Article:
Oh My, Omaha!by Zac Ellis
A pitchers' duel. A blown lead. A ninth-inning rally. Oh, and some colorful on-field chatter for good measure. Vanderbilt's College World Series rematch with Louisville on Friday featured a little bit of everything, a unique recipe of drama that amounted to must-see TV at TD Ameritrade Park.
In the end, with the final result cemented, Commodores’ head coach Tim Corbin could only breathe a sigh of relief.
Them, us, everyone -- that was an emotional game in so many different ways.
Emotion was not enough to derail Vanderbilt’s ultimate goal of a shot at a national title. The Dores staged a late rally to drop Louisville, 3-2, at the College World Series, avoiding a do-or-die Saturday matchup and instead clinching an outright spot in the championship series in Omaha. Vanderbilt will face off against Michigan in a best-of-three series beginning at Monday at 6 p.m. CT for the NCAA title.
But a chance for the program’s second national championship was not on Friday night’s list of priorities. Instead, Corbin opted to appreciate how his team got there.
I think right now I just want to enjoy this win tonight and focus on the kids and the ability just to decompress and take a breath.
Vanderbilt needed to beat Louisville for the third time this season – and second time in less than a week – to secure a spot in the championship series. Having already disposed of the Cardinals, 3-1, last Sunday, the Dores sent starter Mason Hickman to the mound in what became a tale of two pitchers until the seventh inning. That’s when Louisville found momentum behind an equally stellar outing from starter Luke Smith.
With two on and two outs with a 1-0 lead for reliever Jake Eder, Vanderbilt catcher Ty Duvall overthrew third base while attempting to spoil a steal by Louisville’s Justin Lavey. Lavey scampered home to knot the game at 1-1. The Cardinals belted an RBI single on their next at-bat for a 2-1 lead in the bottom of the seventh. Momentum quickly shifted to Louisville’s dugout.
Vanderbilt couldn’t answer in the top of the eighth, and when a strikeout by senior Julian Infante ended the inning, a stare-down between Smith and Infante turned into shared words en route to their respective dugouts. The Dores and Cardinals suddenly looked like two teams with a mercurial history, one that included an annual nonconference matchup and nine previous meetings in the NCAA Tournament.
The Dores responded like a team that had its eyes on a bigger prize. In the top of the ninth, Louisville needed just three outs to force a Saturday matchup between the teams. That’s when Ethan Paul’s RBI double sent home JJ Bleday and tied the game at 2-2. Pat DeMarco followed with an RBI double down the third-base line that plated Paul. Just like that, Vanderbilt – and its suddenly raucous dugout — had grabbed a 3-2 lead.
“I thought the guys did a nice job,” Corbin said. “You can’t play this game angry. You just can’t. You have to contain your emotions.”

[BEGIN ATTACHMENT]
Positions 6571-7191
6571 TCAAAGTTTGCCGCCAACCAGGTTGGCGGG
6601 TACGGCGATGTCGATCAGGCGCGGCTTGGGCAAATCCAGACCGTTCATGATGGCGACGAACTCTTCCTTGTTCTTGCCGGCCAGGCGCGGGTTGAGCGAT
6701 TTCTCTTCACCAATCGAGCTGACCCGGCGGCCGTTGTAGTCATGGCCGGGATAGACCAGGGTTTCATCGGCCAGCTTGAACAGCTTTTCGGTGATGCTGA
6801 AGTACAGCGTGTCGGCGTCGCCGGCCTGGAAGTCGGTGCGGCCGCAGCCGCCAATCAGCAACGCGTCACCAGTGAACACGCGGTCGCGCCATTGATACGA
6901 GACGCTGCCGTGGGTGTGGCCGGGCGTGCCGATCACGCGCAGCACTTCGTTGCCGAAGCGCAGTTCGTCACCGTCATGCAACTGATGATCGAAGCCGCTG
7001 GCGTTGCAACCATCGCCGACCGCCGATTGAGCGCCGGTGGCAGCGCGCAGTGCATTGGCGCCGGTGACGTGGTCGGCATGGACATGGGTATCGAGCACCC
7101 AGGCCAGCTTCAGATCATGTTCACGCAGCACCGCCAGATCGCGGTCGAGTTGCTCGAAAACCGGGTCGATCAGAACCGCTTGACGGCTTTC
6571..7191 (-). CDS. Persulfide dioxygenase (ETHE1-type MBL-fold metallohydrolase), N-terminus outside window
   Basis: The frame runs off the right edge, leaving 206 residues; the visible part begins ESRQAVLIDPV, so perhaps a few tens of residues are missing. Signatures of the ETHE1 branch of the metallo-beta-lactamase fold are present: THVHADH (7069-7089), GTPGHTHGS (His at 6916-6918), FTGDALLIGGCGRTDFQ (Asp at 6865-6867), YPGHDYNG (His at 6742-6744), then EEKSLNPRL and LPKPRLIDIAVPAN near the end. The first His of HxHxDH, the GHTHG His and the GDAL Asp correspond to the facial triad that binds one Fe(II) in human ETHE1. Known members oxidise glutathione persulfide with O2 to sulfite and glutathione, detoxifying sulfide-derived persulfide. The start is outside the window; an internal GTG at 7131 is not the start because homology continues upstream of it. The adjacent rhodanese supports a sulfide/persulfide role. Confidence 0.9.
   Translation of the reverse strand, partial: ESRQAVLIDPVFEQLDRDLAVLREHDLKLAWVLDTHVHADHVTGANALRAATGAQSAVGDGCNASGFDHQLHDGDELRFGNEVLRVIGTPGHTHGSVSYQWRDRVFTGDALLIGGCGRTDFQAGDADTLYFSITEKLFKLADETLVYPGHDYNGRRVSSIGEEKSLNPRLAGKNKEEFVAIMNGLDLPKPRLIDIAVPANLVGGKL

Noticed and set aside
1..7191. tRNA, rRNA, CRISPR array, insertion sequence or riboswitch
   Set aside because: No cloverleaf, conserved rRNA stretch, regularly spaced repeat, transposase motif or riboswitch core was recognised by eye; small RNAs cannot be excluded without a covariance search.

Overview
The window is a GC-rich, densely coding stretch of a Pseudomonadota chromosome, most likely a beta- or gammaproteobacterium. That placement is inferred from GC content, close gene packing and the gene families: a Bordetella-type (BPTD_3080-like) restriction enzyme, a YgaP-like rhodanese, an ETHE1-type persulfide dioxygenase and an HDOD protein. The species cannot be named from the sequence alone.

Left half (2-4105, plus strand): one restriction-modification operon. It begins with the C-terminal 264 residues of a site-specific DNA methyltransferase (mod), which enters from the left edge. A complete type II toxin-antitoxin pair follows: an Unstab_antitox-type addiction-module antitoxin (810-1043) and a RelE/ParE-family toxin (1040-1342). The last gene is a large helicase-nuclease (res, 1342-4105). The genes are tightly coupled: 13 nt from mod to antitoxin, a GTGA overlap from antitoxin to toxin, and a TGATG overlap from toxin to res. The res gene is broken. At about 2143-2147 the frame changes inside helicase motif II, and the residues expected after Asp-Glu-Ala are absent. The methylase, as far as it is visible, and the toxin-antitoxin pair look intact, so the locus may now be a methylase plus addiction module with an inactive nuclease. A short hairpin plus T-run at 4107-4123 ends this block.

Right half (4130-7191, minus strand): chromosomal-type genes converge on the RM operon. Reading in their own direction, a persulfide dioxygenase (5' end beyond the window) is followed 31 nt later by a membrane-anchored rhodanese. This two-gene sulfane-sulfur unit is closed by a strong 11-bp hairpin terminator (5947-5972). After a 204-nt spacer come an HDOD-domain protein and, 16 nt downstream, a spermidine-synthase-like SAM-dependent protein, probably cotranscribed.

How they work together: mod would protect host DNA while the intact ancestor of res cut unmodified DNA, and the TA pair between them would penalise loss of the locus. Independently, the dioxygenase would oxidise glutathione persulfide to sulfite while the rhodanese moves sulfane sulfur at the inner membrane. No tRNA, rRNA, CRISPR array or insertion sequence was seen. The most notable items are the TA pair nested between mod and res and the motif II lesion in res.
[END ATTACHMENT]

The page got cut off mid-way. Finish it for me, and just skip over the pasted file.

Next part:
Vanderbilt completed the comeback with a pair of Tyler Brown strikeouts and an acrobatic Harrison Ray catch for the final out. The win assured the Commodores a chance to play for the national championship for the first time since 2015. All season long, this group has lauded its deep and dangerous roster. That teamwork came through when it mattered on Friday.
We talked about that before the game started. I thought it would get to that point at some time, and I thought the most important thing was containing emotions and containing adrenaline at certain points, and I felt it could happen. I knew at some point they would land a punch, and it was going to be a matter of how we responded.
This team is special because no one really cares who steps up and gets that big hit or that big play. I mean, I can say honestly I think that this team just wants to compete and play all nine. We knew we had to play a complete game to beat those guys tonight, and some guys stepped up when we needed them.
Added DeMarco: “We try not to give energy to the other team. We know how that works. So we just tried to re-center ourselves, come back and focus the energy on us, and we came out on the right side.”
In the end, Hickman allowed no earned runs in six innings. Brown set a program record with his 17th save of the season. The Commodores made the most of their six total hits late in the game. Afterward, Louisville coach Dan McDonnell called Vanderbilt’s order “one of the better lineups they’ve ever had.” How that translates against Michigan next week remains to be seen.
But thus far, the Dores have taken care of business every step of the way. That’s worth celebrating, Corbin said.
“When you get to this point, you’re trying to separate yourself from another championship team because really all these teams right now are championship level,” Corbin said. “Dan’s team certainly is that.”